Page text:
“We need more and better policing now more than ever. As gun violence spikes, we need more police to combat this epidemic and we need community-oriented policing to get the cooperation necessary to prevent crime and arrest shooters. Police reform is necessary to achieve community trust, which is a prerequisite to reduce crime. This report makes a number of specific calls for reforms to increase transparency and improve bias free policing and community policing to help Mayors and police chiefs make urgent and lasting changes. I am proud to share what we learned in Cincinnati to advance police reform nationwide,” said Cincinnati Mayor John Cranley.
“Having served my community for over three decades as a police officer, chief and now mayor I understand that in order to be successful, a city must be viewed as safe and just for all. The report that the US Conference of Mayors has completed on Police Reform and Social Justice provides valuable principles and recommendations that leaders throughout the country can use to advance their community in these critical areas. The time for change is now. It will not be easy, and it will take everyone – residents, police officers, service providers, educators, organizations public and private – to work towards a just and equitable society. I am proud to have been a part of crafting this report and hope that it is used as a guide to move our nation forward,” said Tampa Mayor Jane Castor.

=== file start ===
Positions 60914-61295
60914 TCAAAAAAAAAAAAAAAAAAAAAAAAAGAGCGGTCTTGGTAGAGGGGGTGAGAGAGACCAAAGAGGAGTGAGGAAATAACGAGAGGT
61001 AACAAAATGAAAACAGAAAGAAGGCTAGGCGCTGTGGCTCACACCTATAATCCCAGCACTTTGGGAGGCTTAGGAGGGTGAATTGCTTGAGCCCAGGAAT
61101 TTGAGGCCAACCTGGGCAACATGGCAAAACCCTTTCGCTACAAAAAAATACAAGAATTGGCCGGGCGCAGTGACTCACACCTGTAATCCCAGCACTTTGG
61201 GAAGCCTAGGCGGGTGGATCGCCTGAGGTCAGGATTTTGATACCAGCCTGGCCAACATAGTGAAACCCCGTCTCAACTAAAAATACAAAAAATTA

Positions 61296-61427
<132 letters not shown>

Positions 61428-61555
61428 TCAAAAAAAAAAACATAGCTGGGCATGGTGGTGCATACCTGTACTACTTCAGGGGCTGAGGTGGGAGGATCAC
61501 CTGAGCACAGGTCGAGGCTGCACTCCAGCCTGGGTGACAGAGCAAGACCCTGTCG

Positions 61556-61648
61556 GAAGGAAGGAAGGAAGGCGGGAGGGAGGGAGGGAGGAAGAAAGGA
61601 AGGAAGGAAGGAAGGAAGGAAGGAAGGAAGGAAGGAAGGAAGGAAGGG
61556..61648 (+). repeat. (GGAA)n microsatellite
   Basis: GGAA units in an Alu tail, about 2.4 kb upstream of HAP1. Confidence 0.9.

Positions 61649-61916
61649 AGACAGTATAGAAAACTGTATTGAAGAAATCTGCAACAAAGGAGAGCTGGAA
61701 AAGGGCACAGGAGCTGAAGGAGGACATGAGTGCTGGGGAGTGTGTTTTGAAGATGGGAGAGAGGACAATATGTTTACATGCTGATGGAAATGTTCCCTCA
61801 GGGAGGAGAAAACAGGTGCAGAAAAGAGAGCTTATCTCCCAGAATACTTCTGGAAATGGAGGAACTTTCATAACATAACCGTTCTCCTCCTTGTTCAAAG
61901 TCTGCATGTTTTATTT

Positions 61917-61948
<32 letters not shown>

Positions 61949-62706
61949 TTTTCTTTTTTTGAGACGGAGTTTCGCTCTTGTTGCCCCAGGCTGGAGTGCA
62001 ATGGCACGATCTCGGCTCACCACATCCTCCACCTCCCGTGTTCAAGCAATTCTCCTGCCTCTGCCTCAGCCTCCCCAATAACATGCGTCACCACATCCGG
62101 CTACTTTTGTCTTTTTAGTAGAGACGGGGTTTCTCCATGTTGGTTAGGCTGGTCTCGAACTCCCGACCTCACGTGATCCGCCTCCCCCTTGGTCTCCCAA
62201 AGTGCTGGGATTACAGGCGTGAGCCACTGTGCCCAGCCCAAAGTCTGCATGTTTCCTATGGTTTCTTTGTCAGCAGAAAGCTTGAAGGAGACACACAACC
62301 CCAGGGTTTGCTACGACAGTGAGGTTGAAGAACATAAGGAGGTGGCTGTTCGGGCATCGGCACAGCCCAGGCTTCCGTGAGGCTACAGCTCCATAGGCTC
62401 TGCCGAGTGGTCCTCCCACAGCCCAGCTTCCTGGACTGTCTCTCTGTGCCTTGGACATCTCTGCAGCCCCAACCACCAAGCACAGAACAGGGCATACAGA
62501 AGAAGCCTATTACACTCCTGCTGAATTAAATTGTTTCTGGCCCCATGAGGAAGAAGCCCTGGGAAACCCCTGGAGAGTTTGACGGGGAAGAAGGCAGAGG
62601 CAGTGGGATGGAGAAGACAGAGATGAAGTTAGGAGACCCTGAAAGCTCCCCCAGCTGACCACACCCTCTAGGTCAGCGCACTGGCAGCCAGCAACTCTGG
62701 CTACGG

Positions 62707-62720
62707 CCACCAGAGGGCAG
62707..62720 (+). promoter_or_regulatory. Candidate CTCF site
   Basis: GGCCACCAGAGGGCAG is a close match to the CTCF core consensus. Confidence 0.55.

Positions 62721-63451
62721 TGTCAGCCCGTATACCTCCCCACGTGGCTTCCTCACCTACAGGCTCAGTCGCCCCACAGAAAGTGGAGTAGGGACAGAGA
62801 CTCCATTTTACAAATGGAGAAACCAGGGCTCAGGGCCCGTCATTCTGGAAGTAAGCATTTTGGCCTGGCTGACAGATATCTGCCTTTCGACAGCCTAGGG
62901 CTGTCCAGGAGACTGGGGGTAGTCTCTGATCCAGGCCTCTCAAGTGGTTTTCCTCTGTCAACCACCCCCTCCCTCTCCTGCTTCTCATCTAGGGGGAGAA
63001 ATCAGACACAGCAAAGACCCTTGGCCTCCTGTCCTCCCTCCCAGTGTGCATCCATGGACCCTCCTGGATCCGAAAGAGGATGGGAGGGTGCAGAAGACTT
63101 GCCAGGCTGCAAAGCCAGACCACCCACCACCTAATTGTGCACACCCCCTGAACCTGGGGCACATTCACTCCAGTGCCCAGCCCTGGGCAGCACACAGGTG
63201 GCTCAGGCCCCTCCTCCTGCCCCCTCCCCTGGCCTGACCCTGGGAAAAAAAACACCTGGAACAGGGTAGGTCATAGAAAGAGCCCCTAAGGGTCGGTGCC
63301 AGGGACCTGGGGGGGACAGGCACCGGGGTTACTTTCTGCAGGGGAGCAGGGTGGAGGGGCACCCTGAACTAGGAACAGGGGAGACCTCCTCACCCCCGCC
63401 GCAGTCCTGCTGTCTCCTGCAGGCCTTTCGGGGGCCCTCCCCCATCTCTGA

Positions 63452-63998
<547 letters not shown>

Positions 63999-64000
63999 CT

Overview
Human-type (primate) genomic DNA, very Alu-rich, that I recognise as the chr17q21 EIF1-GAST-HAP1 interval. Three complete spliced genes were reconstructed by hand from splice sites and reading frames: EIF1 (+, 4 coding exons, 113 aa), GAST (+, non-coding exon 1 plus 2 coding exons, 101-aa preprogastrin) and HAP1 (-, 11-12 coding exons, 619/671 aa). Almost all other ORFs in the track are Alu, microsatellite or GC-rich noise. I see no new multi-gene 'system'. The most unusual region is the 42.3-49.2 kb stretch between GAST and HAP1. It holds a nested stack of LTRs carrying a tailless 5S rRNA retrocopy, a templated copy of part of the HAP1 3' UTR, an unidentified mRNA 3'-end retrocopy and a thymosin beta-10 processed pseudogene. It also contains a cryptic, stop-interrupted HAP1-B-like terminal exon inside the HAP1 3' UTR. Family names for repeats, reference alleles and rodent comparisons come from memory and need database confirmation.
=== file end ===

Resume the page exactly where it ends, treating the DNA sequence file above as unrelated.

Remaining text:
“We know that maintaining the status quo is not an option. Mayors and police chiefs must meet this urgent moment and institute meaningful reforms. This report from the U.S. Conference of Mayors is an important step forward. The report collects some of the best thinking on the proper role of the police and the appropriate relationship between police and the communities they serve. It also brings new ideas to the table by focusing on the responsibility mayors and chiefs have to negotiate with police unions to address current limits on investigations and reliance on arbitration in holding officers accountable,” said Charles Ramsey, Advisor to the U.S. Conference of Mayors, former police chief in Philadelphia and Washington, DC and Co-chair of President Obama’s Task Force on 21st Century Policing.
The Working Group’s recommendations tackle issues listed below, and the full report can be found here.
- Trust and Legitimacy
- Redefining the Role of Local Police and Public Safety, including the need to fund social services
- Equality and Due Process, including stops, searches, arrests, and police complaints
- Sanctity of Life, which includes the use of force and de-escalation
- Transparency and Accountability, which covers department policies, collective bargaining agreements, and officer certifications and decertification
Mayors are committed to implementing these reforms. Moving forward the USCM will be convening meetings, maintaining a database of policies and best practices, and offering counsel to mayors as they work to make the solutions reality in their cities.